Home » Featured »MLK Jr. Drive »North City » Currently Reading:

Changes Along St. Louis’ Dr. Martin Luther King Drive

January 19, 2015 Featured, MLK Jr. Drive, North City 2 Comments

Today is Martin Luther King Jr. Day, and for the 11th year in a row, I’m posting about St. Louis’ Dr. Martin Luther King Dr. (MLK herein). Unlike the past couple of years, this year offers no new projects completed or started. To check out changes I rode the #32 MetroBus on Thursday January 15th — the #32 runs on Cass until it merges with MLK West of Grand. Then on Saturday 1/17 I drove the length of the continuous portion of MLK — from East of Tucker to past the city limits.

This post covers the main changes I saw from last year:

  1. Modifications to ADA ramps, new crosswalks
  2. Buildings being torn down or that may be gone before next year
  3. Signalized intersections now 4-way stops
In the car I started at Tucker, the farthest East MLK is continuous, and headed  West past the city limits.
In the car I started at Tucker, the farthest East MLK is continuous, and headed West past the city limits in the suburb of Wellston.

1) DA Ramps & New Points to Cross MLK

MLK goes through multiple wards, areas built at different period and very different grids.  Within the last decade a major traffic calming project on MLK between Jefferson & Grand reduced travel lanes, protected parking lanes, installed new lighting, and replaced sidewalks. As I’ve written before, this multi-million dollar from-scratch project forgot to  make any provisions to cross MLK for the mile-long project. Now, years later, this is finally getting corrected as best they can after the fact.

The Jefferson-Grand had the greatest need, but this new work took place from end to end, where needed. These examples from East to West. For those unfamiliar, I often use public transit with a power wheelchair.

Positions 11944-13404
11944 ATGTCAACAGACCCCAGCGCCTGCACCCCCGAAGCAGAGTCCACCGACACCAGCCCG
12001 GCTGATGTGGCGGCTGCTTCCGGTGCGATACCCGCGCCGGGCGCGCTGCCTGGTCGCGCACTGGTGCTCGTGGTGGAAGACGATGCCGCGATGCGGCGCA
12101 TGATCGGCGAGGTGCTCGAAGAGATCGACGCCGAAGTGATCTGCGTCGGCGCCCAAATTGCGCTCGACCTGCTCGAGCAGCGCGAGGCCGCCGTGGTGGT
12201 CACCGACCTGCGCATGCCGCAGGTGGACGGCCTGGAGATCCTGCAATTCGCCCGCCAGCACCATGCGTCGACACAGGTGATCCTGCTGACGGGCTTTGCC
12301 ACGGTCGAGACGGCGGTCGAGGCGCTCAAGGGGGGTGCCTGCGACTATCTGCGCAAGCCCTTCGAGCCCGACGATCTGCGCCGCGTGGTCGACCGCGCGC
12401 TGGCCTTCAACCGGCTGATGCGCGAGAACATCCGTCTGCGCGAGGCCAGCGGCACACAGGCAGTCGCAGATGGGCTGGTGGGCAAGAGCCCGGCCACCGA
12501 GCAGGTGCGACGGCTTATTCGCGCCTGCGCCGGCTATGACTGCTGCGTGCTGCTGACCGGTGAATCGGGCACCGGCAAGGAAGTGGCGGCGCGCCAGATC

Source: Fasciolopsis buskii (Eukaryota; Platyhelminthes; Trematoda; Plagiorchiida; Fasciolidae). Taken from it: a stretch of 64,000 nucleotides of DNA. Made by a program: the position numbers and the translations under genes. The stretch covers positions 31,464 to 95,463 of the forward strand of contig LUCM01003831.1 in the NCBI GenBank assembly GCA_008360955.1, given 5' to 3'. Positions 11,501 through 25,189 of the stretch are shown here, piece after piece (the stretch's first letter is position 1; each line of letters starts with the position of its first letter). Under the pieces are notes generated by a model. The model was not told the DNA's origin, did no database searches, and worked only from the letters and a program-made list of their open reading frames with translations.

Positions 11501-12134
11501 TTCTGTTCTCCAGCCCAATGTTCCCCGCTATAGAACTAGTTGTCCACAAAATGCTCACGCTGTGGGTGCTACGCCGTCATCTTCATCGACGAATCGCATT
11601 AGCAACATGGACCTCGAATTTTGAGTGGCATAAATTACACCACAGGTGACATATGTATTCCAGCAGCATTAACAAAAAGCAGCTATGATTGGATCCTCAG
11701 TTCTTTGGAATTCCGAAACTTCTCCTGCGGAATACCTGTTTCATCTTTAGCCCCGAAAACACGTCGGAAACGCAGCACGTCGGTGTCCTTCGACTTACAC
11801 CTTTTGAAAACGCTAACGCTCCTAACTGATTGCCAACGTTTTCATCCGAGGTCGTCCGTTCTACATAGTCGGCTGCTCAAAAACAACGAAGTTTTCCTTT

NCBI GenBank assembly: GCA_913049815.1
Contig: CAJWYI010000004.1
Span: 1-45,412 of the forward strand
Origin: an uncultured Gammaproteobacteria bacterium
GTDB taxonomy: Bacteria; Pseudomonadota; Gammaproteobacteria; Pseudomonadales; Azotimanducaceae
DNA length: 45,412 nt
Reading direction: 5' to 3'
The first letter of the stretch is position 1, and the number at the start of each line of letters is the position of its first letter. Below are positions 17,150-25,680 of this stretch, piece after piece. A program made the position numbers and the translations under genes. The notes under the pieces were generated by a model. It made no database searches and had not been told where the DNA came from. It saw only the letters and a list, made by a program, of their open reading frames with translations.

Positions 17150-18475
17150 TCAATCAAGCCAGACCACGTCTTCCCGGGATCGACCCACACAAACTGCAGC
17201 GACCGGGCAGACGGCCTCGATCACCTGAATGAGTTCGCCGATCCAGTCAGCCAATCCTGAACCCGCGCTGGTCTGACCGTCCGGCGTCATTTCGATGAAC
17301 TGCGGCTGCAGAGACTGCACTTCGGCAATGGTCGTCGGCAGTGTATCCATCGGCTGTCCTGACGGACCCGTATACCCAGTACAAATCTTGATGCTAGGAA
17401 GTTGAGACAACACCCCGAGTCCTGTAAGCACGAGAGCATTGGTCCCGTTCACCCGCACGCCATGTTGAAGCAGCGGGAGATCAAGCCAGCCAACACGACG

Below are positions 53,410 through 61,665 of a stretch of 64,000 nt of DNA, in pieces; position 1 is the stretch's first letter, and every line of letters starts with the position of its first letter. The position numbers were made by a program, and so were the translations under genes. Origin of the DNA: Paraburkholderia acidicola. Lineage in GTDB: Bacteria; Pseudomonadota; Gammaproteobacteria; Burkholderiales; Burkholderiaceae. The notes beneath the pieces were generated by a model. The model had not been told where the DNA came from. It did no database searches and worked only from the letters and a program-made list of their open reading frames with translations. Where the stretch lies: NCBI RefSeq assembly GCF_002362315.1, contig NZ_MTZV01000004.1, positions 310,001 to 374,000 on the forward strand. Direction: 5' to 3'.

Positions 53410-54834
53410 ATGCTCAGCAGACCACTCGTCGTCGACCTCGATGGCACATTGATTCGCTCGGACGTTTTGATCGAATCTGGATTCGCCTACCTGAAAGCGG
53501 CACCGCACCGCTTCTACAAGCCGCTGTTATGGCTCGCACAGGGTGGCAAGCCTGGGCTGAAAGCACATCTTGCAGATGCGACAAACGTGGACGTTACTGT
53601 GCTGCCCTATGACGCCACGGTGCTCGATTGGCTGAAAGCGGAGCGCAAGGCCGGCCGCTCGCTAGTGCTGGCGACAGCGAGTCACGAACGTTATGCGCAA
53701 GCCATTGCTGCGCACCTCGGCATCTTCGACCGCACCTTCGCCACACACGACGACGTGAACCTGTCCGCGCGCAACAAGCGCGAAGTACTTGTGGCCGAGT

All along MLK Dr I saw evidence of new ramps and crosswalks. Hopefully the city will come back to fill in the asphalt gap -- I often need to report these as I encounter them.
All along MLK Dr I saw evidence of new ramps and crosswalks. Hopefully the city will come back to fill in the asphalt gap — I often need to report these as I encounter them.
One of my criticisms over the years has been a lack of places to cross MLK.This has finally been addressed.
This new crossing point is at N 22nd
Another view of the same. Lack of crosswalks is often an unintended consequence of street removal to create super blocks.
Another view of the same. Lack of crosswalks is often an unintended consequence of street removal to create super blocks.
mmm
I’ve personally had trouble getting to/from the bus stop on the North side of Leffingwell
Looking South-ish at Leffingwell
Looking South-ish at Leffingwell
Just West of Glasgow Ave
Just West of Glasgow Ave, looking North
Same new crosswalk, looking South
Same new crosswalk, looking South
New crosswalk at N Cardinal Ave, has been a 3-way stop for years, just no way to cross
New crosswalk at N Cardinal Ave, has been a 3-way stop for years, just no way to cross
I was driving this day but I'm usually in a wheelchair, I first saw this man East of Jefferson and now he's almost to Cardinal. He's in the street because the new ramps have those huge gaps that can't be crossed until filled with asphalt.
I was driving this day but I’m usually in a wheelchair, I first saw this man East of Jefferson and now he’s almost to Cardinal. He’s in the street because the new ramps have those huge gaps that can’t be crossed until filled with asphalt.
Where MLK meets Cozens a new channel was created for wheelchair navigation, lacks a point to pass when two meet each other. Sorry for the blurry image.
Where MLK meets Cozens a new channel was created for wheelchair navigation, lacks a point to pass when two meet each other. Sorry for the blurry image.
The crosswalk leads to where a new ramp was, based on Google's aerial, but a newer ramp was build midway between Cozens & MLK
The crosswalk leads to where a new ramp was, based on Google’s aerial, but a newer ramp was build midway between Cozens & MLK
Same type of channel to the West where Cass & MLK meet, again no place to meet anyone
Same type of channel to the West where Cass & MLK meet, again no place to meet anyone
Much further West, at Burd Ave, a needed crosswalk is now completed.
Much further West, at Burd Ave, a needed crosswalk is now completed.

If only the civil engineers had considered the basic idea that pedestrians need to places to cross the street.

2) Demolished or will be

I saw no evidence of buildings removed in the last year, but one was actively being razed and others will likely be razed rather than rehabbed/rebuilt.

2618 MLK